Remmelzwaal goes into further detail in an article he posted on his LinkedIn profile. He also invites other data scientists to share the visualisations they’ve created, and which are beneficial to the public, so he can add it to the website.


One of the reasons Remmelzwaal decided to create a web-based dashboard was because it simplifies daily updates. It also allows him to receive valuable user feedback, which is often sent via the site.

“I strive to respond to every user comment and I build new visualisation tools for the users,” he said.

According to Remmelzwaal, a product is “only as good as the team that supports it”, so he is thankful for users’ valuable feedback. He also makes special mention of two UCT alumni who have been invaluable in their assistance with official data collection: Mimi Thurgood and Kristen Thompson.

Now, Remmelzwaal is asking users to share the public resource with friends and family and to continue making suggestions about what they’d like to see on the site.

“This is a tool for South Africans, and I will continue to strive to produce visualisations that are easy to understand, grounded in official data and free of any bias.”

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Coronavirus Disease 2019 updates

COVID-19 is a global pandemic that caused President Cyril Ramaphosa to declare a national disaster in South Africa on 15 March and implement a national lockdown from 26 March.

UCT is taking the threat of infection in our university community extremely seriously, and this page will be updated regularly with the latest COVID-19 information.

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Friday, 5 February 14:20, 5 February 2021
Monday, 4 January 16:50, 4 January 2021
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Campus communications

New SRC and other updates 16:44, 4 November 2020
Virtual graduation ceremonies 13:30, 21 October 2020
Online staff assembly and other updates 15:09, 30 September 2020
Fee adjustments and other updates 15:21, 16 September 2020
Call for proposals: TLC2020 10:15, 26 August 2020
SAULM survey and other updates 15:30, 5 August 2020
COVID-19 cases and other updates 15:26, 5 August 2020
New UCT Council and other updates 15:12, 15 July 2020
Upcoming UCT virtual events 09:30, 15 July 2020
Pre-paid data for UCT students 14:25, 22 April 2020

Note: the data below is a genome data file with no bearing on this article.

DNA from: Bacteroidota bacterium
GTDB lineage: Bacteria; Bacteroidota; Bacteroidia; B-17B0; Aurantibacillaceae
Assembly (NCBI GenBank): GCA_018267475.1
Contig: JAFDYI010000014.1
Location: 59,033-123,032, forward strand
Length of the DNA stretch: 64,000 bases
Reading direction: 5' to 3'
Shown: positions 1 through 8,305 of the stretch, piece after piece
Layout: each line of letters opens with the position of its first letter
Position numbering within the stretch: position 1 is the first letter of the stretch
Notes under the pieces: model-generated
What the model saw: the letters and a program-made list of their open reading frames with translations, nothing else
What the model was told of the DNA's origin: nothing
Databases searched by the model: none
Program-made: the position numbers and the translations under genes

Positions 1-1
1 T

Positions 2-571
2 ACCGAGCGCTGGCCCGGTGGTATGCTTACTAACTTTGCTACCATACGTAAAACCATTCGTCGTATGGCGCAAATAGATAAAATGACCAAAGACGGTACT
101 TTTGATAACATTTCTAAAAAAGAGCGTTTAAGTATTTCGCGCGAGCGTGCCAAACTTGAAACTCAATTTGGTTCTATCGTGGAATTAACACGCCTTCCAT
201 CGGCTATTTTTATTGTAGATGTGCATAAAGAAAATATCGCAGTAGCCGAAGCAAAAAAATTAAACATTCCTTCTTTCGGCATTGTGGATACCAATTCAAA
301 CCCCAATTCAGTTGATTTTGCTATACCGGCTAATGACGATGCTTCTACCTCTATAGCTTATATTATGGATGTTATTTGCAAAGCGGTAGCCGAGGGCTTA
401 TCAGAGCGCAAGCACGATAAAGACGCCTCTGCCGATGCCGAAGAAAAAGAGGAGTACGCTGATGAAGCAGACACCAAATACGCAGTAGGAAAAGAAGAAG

Update for postgraduate students 12:55, 20 April 2020
UCT Human Resources and COVID-19 16:05, 19 March 2020
UCT confirms second COVID-19 case 09:15, 19 March 2020
Update on UCT COVID-19 response 13:50, 11 March 2020
Update on COVID-19 17:37, 6 March 2020


Video messages from the Department of Medicine

Getting credible, evidence-based, accessible information and recommendations relating to COVID-19

The Department of Medicine at the University of Cape Town and Groote Schuur Hospital, are producing educational video material for use on digital platforms and in multiple languages. The information contained in these videos is authenticated and endorsed by the team of experts based in the Department of Medicine. Many of the recommendations are based on current best evidence and are aligned to provincial, national and international guidelines. For more information on UCT’s Department of Medicine, please visit the website.

To watch more videos like these, visit the Department of Medicine’s YouTube channel.

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Statements from Government


In an email to the UCT community, Vice-Chancellor Professor Mamokgethi Phakeng said:
“COVID-19, caused by the virus SARS-CoV-2, is a rapidly changing epidemic. [...] Information [...] will be updated as and when new information becomes available.”


We are continuing to monitor the situation and we will be updating the UCT community regularly – as and when there are further updates. If you are concerned or need more information, students can contact the Student Wellness Service on 021 650 5620 or 021 650 1271 (after hours), while staff can contact 021 650 5685.